Fatherhood Adventures – January 13, 2017

Fatherhood Adventures – January 13, 2017
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After three hours of asking, we finally agreed to take the kids out in the snow last Saturday morning.

It was basically a blizzard with temperatures in the teens. At that point, we had about nine inches of snow on the ground (with three more to come). We didn’t last long, even though we were dressed like we were about to spend the day on the slopes.

I assumed the kids would get outside, realize how frigid it was and then be content inside the rest of the day watching the snow fall. That did happen but it didn’t occur as soon as I thought. I figured it would only be about 15 minutes until they were whining about the snow in their eyes and gloves and the brutal wind, but they lasted about an hour.

Like he always is, Carson is a worker bee. He’s incredibly responsive when it comes to chores and likes hard work. While he wanted to shovel the snow, he found out early on he’s not strong enough yet. Seemingly frustrated with only being able to kick the snow that I left behind from shoveling, I told him he could clean off his mom’s vehicle. Rather than play in the snow, he took off and did the job well before moving on to the trash cans, nearby benches and my truck.

Beckett is the other extreme. He’s not going to offer to help typically, but he will lend a hand when asked. Instead of looking for a job to do, he’s basically a dare devil. Rather than help clear the vehicles, he likes to use them as a launching pad into a snow drift. Since it wasn’t conducive to snow ball making, he would instead pick up huge chunks of ice from the plows and throw them at anyone and everything, including stop signs.

One thing both kids have in common is that if they fall down in all their snow gear they struggle to get to their feet without help. After helping them each up numerous times, there came a point when I just left them on their own to figure it out. After a few snow angels, eventually they were able to get to their feet without our help but not without complaints.

When the whining reached a mild roar, we knew it was time to go in until the snow stopped. The only issue there was it was a 12-hour snow event.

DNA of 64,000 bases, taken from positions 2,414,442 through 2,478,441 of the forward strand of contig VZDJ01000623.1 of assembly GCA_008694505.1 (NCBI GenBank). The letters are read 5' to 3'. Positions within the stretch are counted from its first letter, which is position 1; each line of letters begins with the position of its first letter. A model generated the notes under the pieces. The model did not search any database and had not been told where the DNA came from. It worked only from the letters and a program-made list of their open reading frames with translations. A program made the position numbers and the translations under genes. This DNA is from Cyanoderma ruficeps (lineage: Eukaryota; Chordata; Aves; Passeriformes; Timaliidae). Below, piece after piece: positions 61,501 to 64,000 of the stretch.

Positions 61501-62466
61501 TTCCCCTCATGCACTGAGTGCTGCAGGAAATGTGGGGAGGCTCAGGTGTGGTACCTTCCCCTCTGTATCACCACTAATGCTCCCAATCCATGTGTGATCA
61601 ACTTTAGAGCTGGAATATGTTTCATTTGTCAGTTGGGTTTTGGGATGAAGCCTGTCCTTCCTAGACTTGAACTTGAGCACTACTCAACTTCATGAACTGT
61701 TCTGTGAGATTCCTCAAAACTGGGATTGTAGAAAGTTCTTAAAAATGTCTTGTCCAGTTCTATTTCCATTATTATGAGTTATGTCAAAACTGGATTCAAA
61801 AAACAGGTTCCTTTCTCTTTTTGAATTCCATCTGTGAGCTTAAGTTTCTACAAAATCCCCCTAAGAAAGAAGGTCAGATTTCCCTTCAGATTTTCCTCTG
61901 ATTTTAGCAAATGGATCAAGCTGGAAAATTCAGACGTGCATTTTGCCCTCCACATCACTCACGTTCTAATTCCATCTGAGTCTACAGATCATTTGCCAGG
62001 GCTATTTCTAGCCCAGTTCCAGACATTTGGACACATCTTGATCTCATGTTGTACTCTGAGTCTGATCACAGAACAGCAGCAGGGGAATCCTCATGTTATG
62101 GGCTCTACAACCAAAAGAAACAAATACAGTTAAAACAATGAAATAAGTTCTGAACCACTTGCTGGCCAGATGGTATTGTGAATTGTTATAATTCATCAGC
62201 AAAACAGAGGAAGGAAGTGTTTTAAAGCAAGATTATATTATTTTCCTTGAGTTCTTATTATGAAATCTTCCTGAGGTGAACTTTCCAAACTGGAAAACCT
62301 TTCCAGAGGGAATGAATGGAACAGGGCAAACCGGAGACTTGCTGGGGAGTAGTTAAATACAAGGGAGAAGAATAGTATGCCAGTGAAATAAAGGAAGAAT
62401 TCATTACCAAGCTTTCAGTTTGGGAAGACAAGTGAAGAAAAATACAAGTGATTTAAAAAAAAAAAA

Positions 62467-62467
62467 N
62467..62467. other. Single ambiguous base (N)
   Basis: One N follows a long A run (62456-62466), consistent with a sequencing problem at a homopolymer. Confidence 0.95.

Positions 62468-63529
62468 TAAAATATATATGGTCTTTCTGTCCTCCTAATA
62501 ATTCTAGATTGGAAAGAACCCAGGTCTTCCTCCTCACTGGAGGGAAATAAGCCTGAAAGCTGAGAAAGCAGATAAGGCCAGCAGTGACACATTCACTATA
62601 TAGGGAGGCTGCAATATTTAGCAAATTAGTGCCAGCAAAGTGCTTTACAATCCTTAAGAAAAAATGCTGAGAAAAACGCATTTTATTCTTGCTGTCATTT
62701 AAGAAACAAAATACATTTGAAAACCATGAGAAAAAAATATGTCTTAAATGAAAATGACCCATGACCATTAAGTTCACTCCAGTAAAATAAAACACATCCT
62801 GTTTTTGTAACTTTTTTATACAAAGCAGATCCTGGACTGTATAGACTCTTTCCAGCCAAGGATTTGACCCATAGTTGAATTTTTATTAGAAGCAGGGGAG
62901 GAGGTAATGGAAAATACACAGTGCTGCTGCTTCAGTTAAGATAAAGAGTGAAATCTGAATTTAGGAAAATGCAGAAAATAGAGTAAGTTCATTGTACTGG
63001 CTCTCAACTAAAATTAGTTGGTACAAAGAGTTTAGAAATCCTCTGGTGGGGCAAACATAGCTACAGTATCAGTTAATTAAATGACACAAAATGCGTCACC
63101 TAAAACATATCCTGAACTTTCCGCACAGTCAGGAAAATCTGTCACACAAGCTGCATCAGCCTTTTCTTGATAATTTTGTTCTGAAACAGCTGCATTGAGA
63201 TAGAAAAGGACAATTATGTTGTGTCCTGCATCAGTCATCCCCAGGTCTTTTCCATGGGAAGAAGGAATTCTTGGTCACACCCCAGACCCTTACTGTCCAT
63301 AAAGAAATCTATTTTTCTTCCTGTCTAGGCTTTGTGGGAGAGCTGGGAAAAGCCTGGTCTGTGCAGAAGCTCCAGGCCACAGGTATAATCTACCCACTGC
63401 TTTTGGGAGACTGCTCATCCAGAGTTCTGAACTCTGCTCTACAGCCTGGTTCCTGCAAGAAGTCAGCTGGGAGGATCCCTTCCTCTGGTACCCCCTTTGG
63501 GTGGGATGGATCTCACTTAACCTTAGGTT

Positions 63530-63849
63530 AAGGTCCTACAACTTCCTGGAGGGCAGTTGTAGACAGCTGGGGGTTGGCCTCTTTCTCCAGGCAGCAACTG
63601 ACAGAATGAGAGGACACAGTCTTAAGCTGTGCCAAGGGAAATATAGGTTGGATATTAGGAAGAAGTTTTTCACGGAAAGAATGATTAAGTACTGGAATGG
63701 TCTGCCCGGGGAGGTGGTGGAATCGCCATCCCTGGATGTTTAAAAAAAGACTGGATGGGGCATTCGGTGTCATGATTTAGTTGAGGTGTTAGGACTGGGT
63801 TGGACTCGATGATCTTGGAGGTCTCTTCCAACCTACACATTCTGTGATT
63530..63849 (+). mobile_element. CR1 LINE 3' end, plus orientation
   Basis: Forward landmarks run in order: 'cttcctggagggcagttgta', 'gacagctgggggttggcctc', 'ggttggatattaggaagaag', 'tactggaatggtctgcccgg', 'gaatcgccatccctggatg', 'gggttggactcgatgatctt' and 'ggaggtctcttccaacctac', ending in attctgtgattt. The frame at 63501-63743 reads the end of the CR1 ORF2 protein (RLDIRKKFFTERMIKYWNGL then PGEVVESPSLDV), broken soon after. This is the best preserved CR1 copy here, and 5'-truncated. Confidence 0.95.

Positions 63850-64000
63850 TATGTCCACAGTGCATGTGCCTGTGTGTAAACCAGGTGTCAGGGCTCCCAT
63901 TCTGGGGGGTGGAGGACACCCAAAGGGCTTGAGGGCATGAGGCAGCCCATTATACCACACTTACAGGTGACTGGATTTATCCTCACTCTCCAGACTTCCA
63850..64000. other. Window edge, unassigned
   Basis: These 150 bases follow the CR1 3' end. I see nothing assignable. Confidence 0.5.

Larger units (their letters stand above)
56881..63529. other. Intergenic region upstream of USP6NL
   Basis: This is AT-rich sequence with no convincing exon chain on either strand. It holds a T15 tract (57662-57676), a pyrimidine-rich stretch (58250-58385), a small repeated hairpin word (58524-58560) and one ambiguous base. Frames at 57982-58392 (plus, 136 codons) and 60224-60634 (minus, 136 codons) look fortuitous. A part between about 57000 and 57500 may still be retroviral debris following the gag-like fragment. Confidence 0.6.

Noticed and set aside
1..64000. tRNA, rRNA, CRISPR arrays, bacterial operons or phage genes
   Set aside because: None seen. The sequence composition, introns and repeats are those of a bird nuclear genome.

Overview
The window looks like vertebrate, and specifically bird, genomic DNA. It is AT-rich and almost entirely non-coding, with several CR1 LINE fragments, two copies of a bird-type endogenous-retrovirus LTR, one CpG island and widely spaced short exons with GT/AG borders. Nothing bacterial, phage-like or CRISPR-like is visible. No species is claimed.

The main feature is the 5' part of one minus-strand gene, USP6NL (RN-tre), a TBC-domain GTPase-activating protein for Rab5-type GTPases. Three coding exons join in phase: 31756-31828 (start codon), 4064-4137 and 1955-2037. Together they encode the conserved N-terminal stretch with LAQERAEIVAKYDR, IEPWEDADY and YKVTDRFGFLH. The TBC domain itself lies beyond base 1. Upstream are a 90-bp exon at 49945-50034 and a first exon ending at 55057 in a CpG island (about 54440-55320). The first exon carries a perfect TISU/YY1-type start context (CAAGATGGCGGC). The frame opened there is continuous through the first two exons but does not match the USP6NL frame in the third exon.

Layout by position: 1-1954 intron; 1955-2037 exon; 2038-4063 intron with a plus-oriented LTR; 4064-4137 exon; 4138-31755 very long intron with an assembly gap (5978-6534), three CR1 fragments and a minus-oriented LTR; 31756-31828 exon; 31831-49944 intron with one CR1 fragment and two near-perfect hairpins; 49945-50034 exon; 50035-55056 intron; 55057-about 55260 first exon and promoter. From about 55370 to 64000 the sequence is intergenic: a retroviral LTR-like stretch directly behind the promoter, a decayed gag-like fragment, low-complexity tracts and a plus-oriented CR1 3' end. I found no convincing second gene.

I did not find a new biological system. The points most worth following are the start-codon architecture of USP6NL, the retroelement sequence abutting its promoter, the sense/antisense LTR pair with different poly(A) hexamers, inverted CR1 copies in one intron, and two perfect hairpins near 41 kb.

After two snow days that essentially amounted to a really long weekend, my kids were reluctant to go back to school Wednesday.

That’s unusual for both of them because they like school and never complain about any part of it. We are blessed that’s the case, but understand well that could change at any time.

On Wednesday morning, despite the weather delays, both were full of angst about school. Beckett, playing the victim card, was annoyed that Carson had a two-hour delay and he only had one hour. Carson was whining about putting his school things into his backpack and kept looking at me puzzled with his palms up, like he thought he was on summer break or something.

I was having no part of it. If they were looking for commiseration, they had come to the wrong person. I was glad to see them heading back to school. They needed it. I know I needed it.

The good news was as he was walking away from me into school on Wednesday Beckett turned to me, smiled and said, “Dad, I’m actually glad to be back at school.”

That was a nice turn of events on what I would describe as a morning to forget up to that point.

Though not as tough as it once was, homework is a daily challenge.

Because of after-school practices and activities, we prefer both kids do their homework immediately after they get out of school. Most of the time this works out fine, but Carson needs a little break before starting.

Beckett wants to get his homework done as fast as possible. While we like the haste to begin the work, there are times when he’s careless and obviously rushing through it.

He struggles the most currently with using the week’s spelling words in sentences. If he had his way, he would put all 18 words into one long sentence.

In fact, I recall earlier this year a time when he actually began his sentence with, “This week’s spelling words are …” He then proceeded to list every single one and announced himself as done. We didn’t let that get to school.

On another occasion, he came up with this sentence for “write” and “wrote.” It was, “The past tense of write is wrote.” I actually thought that was clever until I noticed he followed the same format for the remaining words, even if it wasn’t true.

I wish I could say he’s come a long way with his writing, but that’s not really the case. He just doesn’t seem to enjoy it. This week he wrote five long sentences while using 18 spelling words. They made sense for the most part, but it’s clear he’s trying to use as many words as possible while writing the least amount.

When I asked him about the fact he only did five sentences, he remarked how I should be proud of him because he wanted to cram them all into four sentences. He then deflected and tried to change the subject to how it would be so much better if he could just type them.

About The Author: Steven Green

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The writer has been with The Dispatch in various capacities since 1995, including serving as editor and publisher since 2004. His previous titles were managing editor, staff writer, sports editor, sales account manager and copy editor. Growing up in Salisbury before moving to Berlin, Green graduated from Worcester Preparatory School in 1993 and graduated from Loyola University Baltimore in 1997 with degrees in Communications (journalism concentration) and Political Science.